“ The essays afford some exquisite reading. We can, with perfect confidence, refer every man of literary taste to these volumes, which we consider an elegant and valuable contribution to the literature of our country."Indian News.

“The poems are largely impregnated with nature's best and holiest feelings. They are utterances of the writer's own heart, and they reach the hearts of his readers. They leave an impression which will not be casily or speedily effaced. The diction is in keeping with the sentiments. It is at once accurate and graceful. The same observation applies to the author's prosc.”-Observer.

SMITH, ELDER, and Co., Cornhill, London.

In one thick volume, a New Edition, being the Ninth, enlarged, price 165.,

MODERN DOMESTIC MEDICINE: A POPULAR TREATISE, exhibiting the Symptoms, Causes, and most efficacions Treatment of Diseases: with a Collection of approved Prescriptions, Management of Children, Doses of Medicines, &c. Forming a comprehensive Guide for the Clergy, Families, and Invalids.

BY T. J. GRAHAM, M.D., &c. " It is evidently the result of great professional talent, experience, and judgment; the author every. where appears conscientious and candid. One object is prominently evident-a sincere desire to benefit his suffering fellow.creatures. To recommend a work like the present to our readers is only to manifest a proper regard for their welfare.”Literary Journal, Feb., 1843.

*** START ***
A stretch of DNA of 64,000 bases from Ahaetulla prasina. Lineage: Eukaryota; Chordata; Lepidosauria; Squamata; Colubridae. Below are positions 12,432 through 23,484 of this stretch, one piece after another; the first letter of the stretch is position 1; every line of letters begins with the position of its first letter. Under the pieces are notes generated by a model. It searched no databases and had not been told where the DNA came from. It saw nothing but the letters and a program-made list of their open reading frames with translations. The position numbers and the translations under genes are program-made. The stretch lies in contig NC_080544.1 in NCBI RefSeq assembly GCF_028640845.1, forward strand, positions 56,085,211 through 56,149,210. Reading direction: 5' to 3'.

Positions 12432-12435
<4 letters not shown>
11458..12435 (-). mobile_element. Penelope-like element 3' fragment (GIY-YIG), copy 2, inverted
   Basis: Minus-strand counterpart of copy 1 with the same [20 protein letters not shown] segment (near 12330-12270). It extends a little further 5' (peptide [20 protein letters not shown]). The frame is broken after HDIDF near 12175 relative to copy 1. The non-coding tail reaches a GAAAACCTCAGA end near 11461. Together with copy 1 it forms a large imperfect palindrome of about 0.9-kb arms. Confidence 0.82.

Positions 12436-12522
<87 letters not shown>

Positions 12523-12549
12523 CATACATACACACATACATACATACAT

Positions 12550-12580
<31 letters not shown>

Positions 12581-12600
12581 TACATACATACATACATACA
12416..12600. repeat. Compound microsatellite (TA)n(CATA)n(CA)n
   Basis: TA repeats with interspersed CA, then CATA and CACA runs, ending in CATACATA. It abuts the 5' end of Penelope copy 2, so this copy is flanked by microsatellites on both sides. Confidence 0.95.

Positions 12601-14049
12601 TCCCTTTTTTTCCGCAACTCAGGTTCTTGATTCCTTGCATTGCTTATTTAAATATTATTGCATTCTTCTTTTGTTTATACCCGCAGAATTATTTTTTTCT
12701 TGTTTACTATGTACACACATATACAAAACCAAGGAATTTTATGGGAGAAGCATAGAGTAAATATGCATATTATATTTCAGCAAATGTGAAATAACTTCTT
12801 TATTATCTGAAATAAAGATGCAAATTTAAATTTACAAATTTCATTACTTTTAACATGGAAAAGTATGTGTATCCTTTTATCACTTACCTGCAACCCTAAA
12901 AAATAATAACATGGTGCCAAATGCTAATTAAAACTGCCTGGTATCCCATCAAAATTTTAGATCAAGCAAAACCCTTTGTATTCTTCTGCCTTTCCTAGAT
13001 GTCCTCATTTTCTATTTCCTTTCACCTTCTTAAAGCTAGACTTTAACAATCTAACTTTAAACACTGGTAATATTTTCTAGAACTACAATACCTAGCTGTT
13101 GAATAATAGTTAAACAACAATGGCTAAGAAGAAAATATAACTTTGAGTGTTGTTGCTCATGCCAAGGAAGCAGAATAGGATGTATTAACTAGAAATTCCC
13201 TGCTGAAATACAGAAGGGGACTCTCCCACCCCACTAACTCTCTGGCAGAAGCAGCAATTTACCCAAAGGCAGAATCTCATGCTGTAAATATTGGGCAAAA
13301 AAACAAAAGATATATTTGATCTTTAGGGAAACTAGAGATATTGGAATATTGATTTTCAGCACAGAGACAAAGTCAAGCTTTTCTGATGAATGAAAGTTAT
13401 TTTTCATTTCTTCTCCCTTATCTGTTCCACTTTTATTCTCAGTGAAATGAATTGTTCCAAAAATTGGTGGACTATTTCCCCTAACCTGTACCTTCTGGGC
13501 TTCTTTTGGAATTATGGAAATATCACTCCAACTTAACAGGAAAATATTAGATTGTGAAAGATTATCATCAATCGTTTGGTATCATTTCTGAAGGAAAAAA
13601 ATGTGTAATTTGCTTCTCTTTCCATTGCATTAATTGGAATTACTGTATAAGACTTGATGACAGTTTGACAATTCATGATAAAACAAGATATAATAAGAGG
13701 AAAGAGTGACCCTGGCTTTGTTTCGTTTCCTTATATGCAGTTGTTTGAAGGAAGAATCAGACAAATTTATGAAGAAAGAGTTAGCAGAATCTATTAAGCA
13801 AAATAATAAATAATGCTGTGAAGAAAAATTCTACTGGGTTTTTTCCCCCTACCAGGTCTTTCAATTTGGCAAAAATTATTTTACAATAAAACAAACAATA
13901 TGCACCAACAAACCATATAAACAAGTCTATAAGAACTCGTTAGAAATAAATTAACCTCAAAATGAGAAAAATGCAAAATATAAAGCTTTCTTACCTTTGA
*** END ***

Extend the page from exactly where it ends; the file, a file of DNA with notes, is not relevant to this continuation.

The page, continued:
“ It is altogether deserving of permanent popularity.”- London Weekly Review. Simpkin and Co., Paternoster Row; Hatchards, 187, Piccadilly; and Tegg, 73, Cheapside. Sold by

all Booksellers.

Also,

By the same Author, in 8vo., price 11s., Third Edition, enlarged,

2. ON THE DISEASES OF FEMALES, A Treatise, illustrating their Symptoms, Causes, Varieties, and Treatment. With numerous Cases, and a Medical Glossary. Including the Diseases and Management of Pregnancy and Lying-in.

ntains a mass of information indispensable to those for whom it is intended, and surpasses in value any other book of its character."- Blackwood's Lady's Magazine.

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LA U RA.

'Twas some years ago It may be thirty, forty, more or less, The carnival was at its height, and so

Were all kinds of buffoonery and dress; A certain lady went to see the show,

Her real name I know not, nor can guess, And so we'll call her Laura, if you please, Because it slips into my verse with ease.

She was not old, nor young, nor at the years

Which certain people call a “certain age,Which yet the most uncertain age appears,

Because I never heard, nor could engage A person yet by prayers, or bribes, or tears,

To name, define by speech, or write on page, The period meant precisely by that wordWhich surely is exceedingly absurd.

Laura was blooming still, had made the best

Of time, and time return'd the compliment, And treated her genteelly, so that, dress’d,

She looked extremely well where'er she went ; A pretty woman is a welcome guest,

And Laura's brow a frown had rarely bent ; Indeed she shone all smiles, and seemed to flatter Mankind with her black eyes for looking at her.